Wearing a face mask when outside is a must, but putting up with maskne (acne from face masks) is not. Clinical Associate Professor Derrick Aw, Senior Consultant for Dermatology Service at Sengkang General Hospital (SKH), shares four prevention tips.
Maskne or breakouts caused by wearing a face mask can be easily prevented.
Clinical Associate Professor Derrick Aw, Senior Consultant for
Dermatology Service at
Sengkang General Hospital (SKH), a member of the
SingHealth group, shares four easy ways.
4 Ways to prevent maskne (acne from face masks)
1. Change your face mask often
Regardless of how long you wore the mask or how ‘dry’ it seems, research has shown that masks will get damp once you wear them and this creates an ideal breeding ground for fungus and bacteria.
2. Use facial products that are suitable for your skin
This is especially so if you have sensitive skin. Products with labels such as ‘hypoallergenic’ or ‘suitable for sensitive skin’ are generally good enough for regular use.
3. Treat (Maskne) and prevent at the same time
Apply your retinoid medication not just on your acne spots but on your entire face as well to treat and prevent breakouts.
4. Apply the right amount of product onto your face
More isn't necessarily merrier. When applying creams or gels on your face,
one fingertip unit (the area between the tip of your finger to the first joint line) is usually good enough for the entire face.
Maskne: The new Acne
Those affected by maskne usually fall into two categories:
who already have acne and mask wearing aggravated their conditions, and
who have never had acne but developed it after wearing masks."
What to do if mask wearing aggravates your acne problem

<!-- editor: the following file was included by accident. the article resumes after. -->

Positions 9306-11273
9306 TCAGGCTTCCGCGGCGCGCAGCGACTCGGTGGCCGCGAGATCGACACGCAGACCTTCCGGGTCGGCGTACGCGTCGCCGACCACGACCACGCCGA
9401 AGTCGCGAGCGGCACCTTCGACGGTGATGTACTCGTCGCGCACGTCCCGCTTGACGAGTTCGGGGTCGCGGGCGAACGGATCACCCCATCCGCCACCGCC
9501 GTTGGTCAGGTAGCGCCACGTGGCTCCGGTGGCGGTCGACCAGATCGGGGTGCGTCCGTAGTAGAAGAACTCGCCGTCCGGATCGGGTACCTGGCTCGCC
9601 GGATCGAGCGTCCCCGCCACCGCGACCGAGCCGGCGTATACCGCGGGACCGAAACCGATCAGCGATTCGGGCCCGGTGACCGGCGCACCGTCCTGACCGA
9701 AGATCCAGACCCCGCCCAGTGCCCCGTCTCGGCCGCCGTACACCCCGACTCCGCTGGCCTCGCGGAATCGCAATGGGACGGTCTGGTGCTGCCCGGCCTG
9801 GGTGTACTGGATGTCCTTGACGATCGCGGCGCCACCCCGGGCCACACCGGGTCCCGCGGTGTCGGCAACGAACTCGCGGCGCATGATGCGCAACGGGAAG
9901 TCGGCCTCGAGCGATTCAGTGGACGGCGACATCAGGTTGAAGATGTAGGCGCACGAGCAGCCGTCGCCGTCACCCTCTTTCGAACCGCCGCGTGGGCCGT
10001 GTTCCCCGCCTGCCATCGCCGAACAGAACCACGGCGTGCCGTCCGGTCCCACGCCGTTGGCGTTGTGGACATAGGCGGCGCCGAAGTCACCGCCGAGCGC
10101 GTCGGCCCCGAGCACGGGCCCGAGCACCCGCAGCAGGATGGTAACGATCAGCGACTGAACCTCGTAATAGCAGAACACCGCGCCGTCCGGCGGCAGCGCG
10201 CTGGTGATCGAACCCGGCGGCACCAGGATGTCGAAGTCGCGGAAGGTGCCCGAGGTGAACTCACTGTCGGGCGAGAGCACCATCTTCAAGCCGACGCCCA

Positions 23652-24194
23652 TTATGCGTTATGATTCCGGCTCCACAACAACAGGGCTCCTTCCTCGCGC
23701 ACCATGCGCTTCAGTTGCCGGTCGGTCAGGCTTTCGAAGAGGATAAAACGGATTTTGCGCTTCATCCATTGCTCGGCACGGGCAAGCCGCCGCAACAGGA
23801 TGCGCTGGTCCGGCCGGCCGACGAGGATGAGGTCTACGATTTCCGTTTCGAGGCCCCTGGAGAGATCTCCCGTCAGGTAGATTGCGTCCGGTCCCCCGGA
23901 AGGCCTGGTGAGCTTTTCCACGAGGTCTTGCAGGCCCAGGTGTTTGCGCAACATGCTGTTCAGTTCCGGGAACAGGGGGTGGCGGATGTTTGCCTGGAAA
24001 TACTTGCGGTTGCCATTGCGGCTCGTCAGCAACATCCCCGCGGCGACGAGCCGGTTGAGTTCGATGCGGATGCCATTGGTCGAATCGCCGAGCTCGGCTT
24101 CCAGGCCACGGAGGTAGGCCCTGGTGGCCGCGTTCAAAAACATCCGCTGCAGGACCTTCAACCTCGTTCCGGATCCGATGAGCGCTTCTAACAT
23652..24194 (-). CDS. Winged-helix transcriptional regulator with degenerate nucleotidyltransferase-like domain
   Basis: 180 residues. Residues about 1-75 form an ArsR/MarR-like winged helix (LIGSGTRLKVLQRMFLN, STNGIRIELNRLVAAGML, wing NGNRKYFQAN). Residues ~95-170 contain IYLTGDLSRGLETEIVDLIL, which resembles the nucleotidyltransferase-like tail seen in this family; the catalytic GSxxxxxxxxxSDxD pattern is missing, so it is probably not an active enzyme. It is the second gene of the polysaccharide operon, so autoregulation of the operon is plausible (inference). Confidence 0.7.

If you already have acne, Clin Assoc Prof Aw recommends some self-reflection measures.
"Some people tend to be less consistent with their treatment medication because their focus is now on something else — wearing a mask — and they forget to apply their creams," he shared.
But if you have been applying your medication diligently and your condition is not getting better, it may be time to make changes to your treatment to suit your skin’s current condition.
Clin Assoc Prof Aw suggests consulting your doctor or dermatologist for advice on how to enhance your treatment.
What to do if mask wearing causes your acne problem
If acne is new to you, Clin Assoc Prof Aw proposes taking a look at the products you are using to see if they may be unfavourable to your current skin condition.
"You may need to switch to using products that are non-comedogenic or non-acnegenic, which are products that have been clinically-proven not to cause breakouts," he explained.
If you are already using non-comedogenic or non-acnegenic creams and still finding it hard to manage your maskne, Clin Assoc Prof Aw recommends using antiseptics for the short-term to kill the bacteria — which can come in the form of a cleanser, cream or gel; or adding a topical retinoid treatment to your skincare routine for the long-term.
Retinoids are Vitamin A-derived medication that promote faster turnover of your skin cells so new skin cells come out quicker to rejuvenate the skin and ‘push out’ the acne. You can get retinoids either off the shelf, from a pharmacist, or with a doctor’s prescription, and each has its own pros and cons.
"Off-the-shelf ones have the weakest medicating power but are the safest. Prescription retinoids have modest intensity but are most drying and irritating to the skin. Certain prescription retinoids can also be dispensed directly by a pharmacist and these are gentler to the skin yet offer additional anti-inflammatory action," Clin Assoc Prof Aw explained.
If you are unsure how to proceed, it is always best to get advice from your doctor or dermatologist.
This article was adapted from
Skoop magazine (issue 9).
Check out other articles on skin health:
Eczema Care: Your Complete Guide
Psoriasis: What Triggers It and How to Manage
Must-Know Tips to Manage Dry Skin
Ringworm: How to Treat and Prevent Spreading
Super Foods for Great Skin